The Interview with Linda Zimmerman, Executive Director, and Lisa Smith, Deputy Director, of Neighbors in Need
Neighbors in Need (NIN) was founded in Lawrence during the 1983 recession by an Episcopal minister and a nun. While it is not a religious organization, NIN has always been an active coalition of churches working to address hunger in local neighborhoods. NIN’s continued focus is to provide locations accessible by foot, since many people in Lawrence do not have reliable transportation. COVID-19 has had an enormous impact on the work NIN does in the community. This interview focuses particularly on NIN’s successful response to the pandemic.
Meet Linda and Lisa
When Linda Zimmerman assumed the role of Executive Director of NIN 16 years ago, her focus was to establish a shopping experience that provided choice and dignity. NIN shifted from providing pre-packed bags of food to clients to encouraging them to enter its centers to shop for their food. Additionally, in the past 10 years, NIN began distributing fresh produce and meat as well as shelf-stable pantry items. NIN even started a giving garden that produced over 10,000 pounds of fresh produce last year. Under Zimmerman’s guidance, NIN expanded from 7 distribution centers to 13, and gave out approximately 190,000 pounds of fresh produce in 2019.
Deputy Director Lisa Smith joined NIN seven years ago. She has expanded the diaper program and highlighted it as a critical need in the community. The diaper program currently distributes approximately 100,000 diapers per year.
What has the impact of COVID-19 been on NIN, and how have you adjusted?
NIN had to completely change the way in which we deliver food and diapers. Food deliveries by our staff and volunteers to high-risk clients also increased dramatically. Volunteers in the warehouse now pack groceries and set up tables in a parking lot for “pick up and go” in four different locations. NIN had to be nimble and quickly adapt because we are serving hard-hit areas and we have almost doubled the number of people we serve.
When you think of the volunteers and services you provide to the community, is there a specific person or persons that come to mind?
Our delivery drivers have developed strong trusting relationships with our clients and are often a connection to high-risk, isolated individuals in the community. One of our volunteer drivers had been making regular deliveries to a family who was high-risk due to underlying health issues. The family’s high school-aged son reached out to the driver because the family was in financial distress and possibly facing eviction. NIN put the family in touch with social service agencies that were able to provide rental assistance. The strong trusting relationship that the NIN volunteer driver established with the family enabled them to feel comfortable to reach out and ask for help.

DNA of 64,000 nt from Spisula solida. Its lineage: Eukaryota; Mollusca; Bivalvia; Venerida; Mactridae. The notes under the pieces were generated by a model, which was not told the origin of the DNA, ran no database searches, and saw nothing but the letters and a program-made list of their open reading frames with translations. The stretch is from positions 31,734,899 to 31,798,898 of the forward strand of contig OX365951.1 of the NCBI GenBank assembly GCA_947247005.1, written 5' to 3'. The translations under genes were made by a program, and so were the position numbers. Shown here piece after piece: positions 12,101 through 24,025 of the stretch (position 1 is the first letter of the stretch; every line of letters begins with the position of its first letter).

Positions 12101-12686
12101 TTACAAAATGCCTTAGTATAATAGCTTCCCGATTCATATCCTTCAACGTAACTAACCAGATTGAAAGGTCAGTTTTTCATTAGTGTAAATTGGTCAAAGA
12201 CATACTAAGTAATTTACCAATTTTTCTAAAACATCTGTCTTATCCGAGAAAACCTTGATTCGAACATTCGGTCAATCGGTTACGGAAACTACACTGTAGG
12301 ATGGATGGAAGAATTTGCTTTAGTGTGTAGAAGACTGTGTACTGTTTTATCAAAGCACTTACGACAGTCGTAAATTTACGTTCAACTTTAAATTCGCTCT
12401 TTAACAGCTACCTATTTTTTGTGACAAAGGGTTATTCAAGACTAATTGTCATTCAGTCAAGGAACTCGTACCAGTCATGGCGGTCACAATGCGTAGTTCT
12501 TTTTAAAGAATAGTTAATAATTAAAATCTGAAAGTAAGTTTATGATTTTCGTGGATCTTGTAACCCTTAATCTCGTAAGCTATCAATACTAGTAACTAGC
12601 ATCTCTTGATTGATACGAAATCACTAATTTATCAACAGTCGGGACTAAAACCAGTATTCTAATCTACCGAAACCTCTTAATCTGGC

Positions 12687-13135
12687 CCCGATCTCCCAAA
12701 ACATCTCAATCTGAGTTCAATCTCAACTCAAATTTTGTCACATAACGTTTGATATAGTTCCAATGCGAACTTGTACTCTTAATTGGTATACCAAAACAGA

How is TPC’s grant being used?
The TPC grant has been critical for providing the resources necessary to continue operating during this difficult time. A key tool it helped fund is a group text phone app, which enabled NIN to pivot and adjust how we operate during COVID-19. The technology has provided an effective and efficient way to communicate with our volunteers and clients, organize packing and deliveries, and assist with contact tracing. Another COVID adjustment for NIN was relying on food deliveries as opposed to in-person shopping. The TPC grant provided funds to hire additional drivers to meet this critical need. Without the grant money, we wouldn’t have been able to deliver to as many families in this COVID-impacted population.
Given the challenges of the past year, what are you most proud of?
We are proud and grateful that we could continue to serve everyone who needed help during the COVID crisis. We have never turned anyone away and were able to deliver to all of our at-risk clients. We were able to change, improve, and be part of the solution for our community, while providing an opportunity for people to help people. We also have been recognized by some of our partner agencies for being an organization that will always show up if they, or their clients, call us for help.
What concerns do you have as we enter 2021?
The past year has been incredibly challenging, but we persevered. Our donations increased even in the absence of our standard fundraising events. An issue of concern is that the recovery curve in Lawrence will lag that of other areas, and it will take longer for the health and employment situation to recover to pre-pandemic levels. Will donations decrease as people’s priorities shift? Will volunteers remain active as people’s lives return to a more normal routine?
How can TPC help beyond the grant?
We have a great group of consistent TPC volunteers involved with food packing/distribution and diaper services, and we hope that continues in 2021. We are incredibly grateful to the TPC volunteers and look forward to strengthening and expanding the partnership.